Does your old (but important) desktop application need to run all the time?
Should it start immediately after a reboot, even when no one is there to log on and kick it off?
If so, you should consider installing your program as a Windows Service — the technology Microsoft invented to support mission-critical, 24×7 applications. Use a “service wrapper” (like our AlwaysUp) to install your application as a service in 5-10 minutes.
But not all legacy applications will operate smoothly when installed as a service. Here are three questions you should ask to determine if a windows service is a good fit for your situation:
Do you need to see (or interact with) your program while it’s running?
Windows services run in the background. Any windows displayed by a service appear on a “hidden desktop” called Session 0. When your legacy application is running as a service, you will not see its windows on your own desktop.
As a consequence, it doesn’t make much sense to run an intensively interactive application (like a word processor) as a windows service. Indeed, any application that demands your constant attention will be a poor fit. Does yours?
But if you only need to see your application from time to time, a service may still be an option because you can quickly switch to the Session 0 desktop whenever you need to see your application.
For example, when running Apple’s iTunes as a windows service, here is what the Session 0 desktop looks like:
Even though there is no taskbar and the usual desktop icons have vanished, we can interact with iTunes just fine in Session 0. For example, we were able to add tracks to iTunes, create a playlist, and even change settings — just as we would if iTunes was running on our regular desktop.
(The only exception is on Windows 10 and Windows 2016, where a particularly annoying bug will prevent you from moving the mouse and keyboard in Session 0. Come on Microsoft! Please fix this defect soon.)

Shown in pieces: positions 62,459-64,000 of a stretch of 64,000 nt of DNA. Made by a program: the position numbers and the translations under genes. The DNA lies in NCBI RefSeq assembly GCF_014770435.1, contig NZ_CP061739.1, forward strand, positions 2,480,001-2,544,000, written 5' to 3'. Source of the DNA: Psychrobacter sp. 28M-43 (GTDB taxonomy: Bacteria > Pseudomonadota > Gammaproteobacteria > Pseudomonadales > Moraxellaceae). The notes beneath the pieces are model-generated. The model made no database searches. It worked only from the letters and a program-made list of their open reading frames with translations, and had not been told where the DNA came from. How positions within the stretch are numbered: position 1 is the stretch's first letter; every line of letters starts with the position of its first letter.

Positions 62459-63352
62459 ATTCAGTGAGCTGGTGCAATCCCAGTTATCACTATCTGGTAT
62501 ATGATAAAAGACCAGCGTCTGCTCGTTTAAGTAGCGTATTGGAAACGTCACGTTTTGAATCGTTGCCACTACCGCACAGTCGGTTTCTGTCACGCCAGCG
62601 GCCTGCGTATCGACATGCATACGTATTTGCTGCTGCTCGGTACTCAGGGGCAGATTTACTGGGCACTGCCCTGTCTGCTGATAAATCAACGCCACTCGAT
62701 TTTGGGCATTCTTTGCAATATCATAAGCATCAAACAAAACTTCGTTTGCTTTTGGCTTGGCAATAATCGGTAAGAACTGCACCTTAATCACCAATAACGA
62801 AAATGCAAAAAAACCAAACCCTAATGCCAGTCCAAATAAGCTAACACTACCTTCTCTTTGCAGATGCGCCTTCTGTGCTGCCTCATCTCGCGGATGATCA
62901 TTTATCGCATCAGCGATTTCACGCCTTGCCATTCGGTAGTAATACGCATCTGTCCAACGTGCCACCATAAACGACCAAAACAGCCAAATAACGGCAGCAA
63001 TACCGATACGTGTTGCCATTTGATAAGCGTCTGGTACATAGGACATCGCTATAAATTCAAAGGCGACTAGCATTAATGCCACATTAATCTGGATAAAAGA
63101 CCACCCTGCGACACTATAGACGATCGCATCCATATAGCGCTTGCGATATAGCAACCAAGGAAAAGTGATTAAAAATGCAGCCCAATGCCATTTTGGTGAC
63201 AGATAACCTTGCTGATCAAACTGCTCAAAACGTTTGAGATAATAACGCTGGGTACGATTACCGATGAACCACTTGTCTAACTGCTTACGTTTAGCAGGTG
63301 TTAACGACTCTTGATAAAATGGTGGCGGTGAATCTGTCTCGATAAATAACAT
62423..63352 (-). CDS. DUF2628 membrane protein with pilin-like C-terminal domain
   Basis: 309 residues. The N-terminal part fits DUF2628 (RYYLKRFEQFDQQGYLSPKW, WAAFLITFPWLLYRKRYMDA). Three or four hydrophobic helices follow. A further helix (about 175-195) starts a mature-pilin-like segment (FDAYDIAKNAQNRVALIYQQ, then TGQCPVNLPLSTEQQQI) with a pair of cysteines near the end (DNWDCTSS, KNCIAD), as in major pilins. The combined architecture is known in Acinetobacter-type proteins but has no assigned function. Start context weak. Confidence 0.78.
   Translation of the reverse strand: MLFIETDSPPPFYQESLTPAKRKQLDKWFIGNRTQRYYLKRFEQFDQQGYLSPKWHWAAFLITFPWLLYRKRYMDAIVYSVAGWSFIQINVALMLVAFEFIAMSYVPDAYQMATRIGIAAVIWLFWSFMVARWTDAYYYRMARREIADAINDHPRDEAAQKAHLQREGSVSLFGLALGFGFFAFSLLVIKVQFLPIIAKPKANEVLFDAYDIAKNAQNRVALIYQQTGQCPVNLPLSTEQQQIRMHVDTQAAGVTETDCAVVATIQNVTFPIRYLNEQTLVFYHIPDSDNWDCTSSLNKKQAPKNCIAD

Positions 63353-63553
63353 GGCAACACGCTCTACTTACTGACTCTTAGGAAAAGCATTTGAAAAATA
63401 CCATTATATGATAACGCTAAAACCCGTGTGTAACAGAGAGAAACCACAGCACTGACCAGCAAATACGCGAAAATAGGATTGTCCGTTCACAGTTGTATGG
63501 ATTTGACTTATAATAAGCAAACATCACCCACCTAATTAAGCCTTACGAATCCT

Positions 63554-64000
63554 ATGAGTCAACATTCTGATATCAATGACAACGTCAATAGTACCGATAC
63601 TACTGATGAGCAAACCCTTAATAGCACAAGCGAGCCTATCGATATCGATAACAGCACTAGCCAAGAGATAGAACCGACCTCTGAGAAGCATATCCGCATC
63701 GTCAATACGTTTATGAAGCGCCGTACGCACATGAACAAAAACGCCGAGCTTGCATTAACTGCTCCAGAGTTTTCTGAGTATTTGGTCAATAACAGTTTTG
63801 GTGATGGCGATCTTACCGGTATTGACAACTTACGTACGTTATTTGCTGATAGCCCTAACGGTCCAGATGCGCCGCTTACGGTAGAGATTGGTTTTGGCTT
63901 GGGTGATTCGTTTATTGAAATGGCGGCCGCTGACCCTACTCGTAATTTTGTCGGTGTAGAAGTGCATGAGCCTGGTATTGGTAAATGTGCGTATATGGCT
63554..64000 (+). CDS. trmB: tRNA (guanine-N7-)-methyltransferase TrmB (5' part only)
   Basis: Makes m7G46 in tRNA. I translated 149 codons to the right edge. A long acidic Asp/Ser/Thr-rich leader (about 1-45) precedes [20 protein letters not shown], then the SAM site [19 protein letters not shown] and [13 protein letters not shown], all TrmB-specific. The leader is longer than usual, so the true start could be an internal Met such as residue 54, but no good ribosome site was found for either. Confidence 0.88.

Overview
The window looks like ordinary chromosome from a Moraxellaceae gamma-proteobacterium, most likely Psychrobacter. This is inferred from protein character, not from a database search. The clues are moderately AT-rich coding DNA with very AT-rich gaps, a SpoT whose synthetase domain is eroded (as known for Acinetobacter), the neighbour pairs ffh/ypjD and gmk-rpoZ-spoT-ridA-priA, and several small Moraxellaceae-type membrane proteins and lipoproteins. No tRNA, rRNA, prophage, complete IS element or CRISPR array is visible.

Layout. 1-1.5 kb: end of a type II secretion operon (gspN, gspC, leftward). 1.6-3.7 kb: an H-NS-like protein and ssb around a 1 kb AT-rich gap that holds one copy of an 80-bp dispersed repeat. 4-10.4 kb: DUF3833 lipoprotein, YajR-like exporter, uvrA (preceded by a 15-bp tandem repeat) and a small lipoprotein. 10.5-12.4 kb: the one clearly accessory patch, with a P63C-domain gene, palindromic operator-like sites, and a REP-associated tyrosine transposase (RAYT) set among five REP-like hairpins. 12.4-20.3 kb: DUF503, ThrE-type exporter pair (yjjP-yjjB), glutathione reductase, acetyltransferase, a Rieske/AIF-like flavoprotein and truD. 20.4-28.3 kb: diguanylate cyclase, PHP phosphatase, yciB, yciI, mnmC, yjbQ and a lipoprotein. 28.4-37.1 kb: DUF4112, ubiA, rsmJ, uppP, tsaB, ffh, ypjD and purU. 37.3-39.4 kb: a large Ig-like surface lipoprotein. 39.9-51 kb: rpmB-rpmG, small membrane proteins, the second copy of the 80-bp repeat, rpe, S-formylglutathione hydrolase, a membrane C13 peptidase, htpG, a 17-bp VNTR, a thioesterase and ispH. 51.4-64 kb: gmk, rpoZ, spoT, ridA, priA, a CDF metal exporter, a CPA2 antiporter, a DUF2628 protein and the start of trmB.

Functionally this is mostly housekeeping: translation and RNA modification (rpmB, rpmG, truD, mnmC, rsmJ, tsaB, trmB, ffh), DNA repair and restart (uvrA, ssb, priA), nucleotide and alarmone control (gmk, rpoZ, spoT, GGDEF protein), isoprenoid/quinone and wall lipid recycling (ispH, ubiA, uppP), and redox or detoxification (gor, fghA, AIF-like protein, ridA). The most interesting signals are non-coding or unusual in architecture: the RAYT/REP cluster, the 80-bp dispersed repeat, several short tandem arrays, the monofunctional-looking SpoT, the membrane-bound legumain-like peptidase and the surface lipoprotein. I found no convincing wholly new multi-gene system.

So is occasionally switching to Session 0 good enough for your situation? If not, you should rule out a windows service.
Will your application occasionally prompt for input?
An application that periodically pops up windows and expects you to respond can be a problem when installed as a windows service. Those popups/windows will appear on the Session 0 desktop — effectively hidden from you. You will not know that your program is stuck waiting for you to enter a password or click the OK button!
So a “needy” application is not a great candidate for running in the background as a windows service. Does your legacy application fit the mold?
However, if you only have to get past one or two prompts, our AlwaysUp service wrapper may provide an elegant solution. Simply write an automation script that dismisses the prompt and plug the script into AlwaysUp. This page dives into the details.
For example, when launching iTunes as a service, this error message is the first to appear:
Clicking the “X” in the title bar will expel the window and allow iTunes to start. To achieve the same effect when no one is around to click, we provided this simple one-line script (which sends the “ESC” key to the iTunes window) to AlwaysUp. Now AlwaysUp automatically dismisses the warning on our behalf whenever it appears!
Does your application read from or write to files on a network drive?
Like a regular application, a windows service can access remote/network devices. Permissions are granted based on the account running the service.
However, a service can’t use a mapped drive — at least not without some extra work to explicitly map the drive letter.
So if your legacy application references network files via their full UNC path (like
“\\ServerName\ShareName\Path”) it will be fine as a windows service. But if your program uses files via a mapped drive (like “J:\Path”, where J is mapped to “\\ServerName\ShareName\”), a service may not be in your future.
Mapped drives may not be an issue when using AlwaysUp though. Most drives will be mapped and available to your application if you check the “Attempt to automatically reconnect all network drives” box on the Startup tab when configuring your application.
Next step? Try it yourself!
If none of these questions have ruled out your legacy/desktop application, you should go ahead and try it as a windows service. Any service wrapper (like AlwaysUp) will do the trick in a few minutes. What have you got to lose?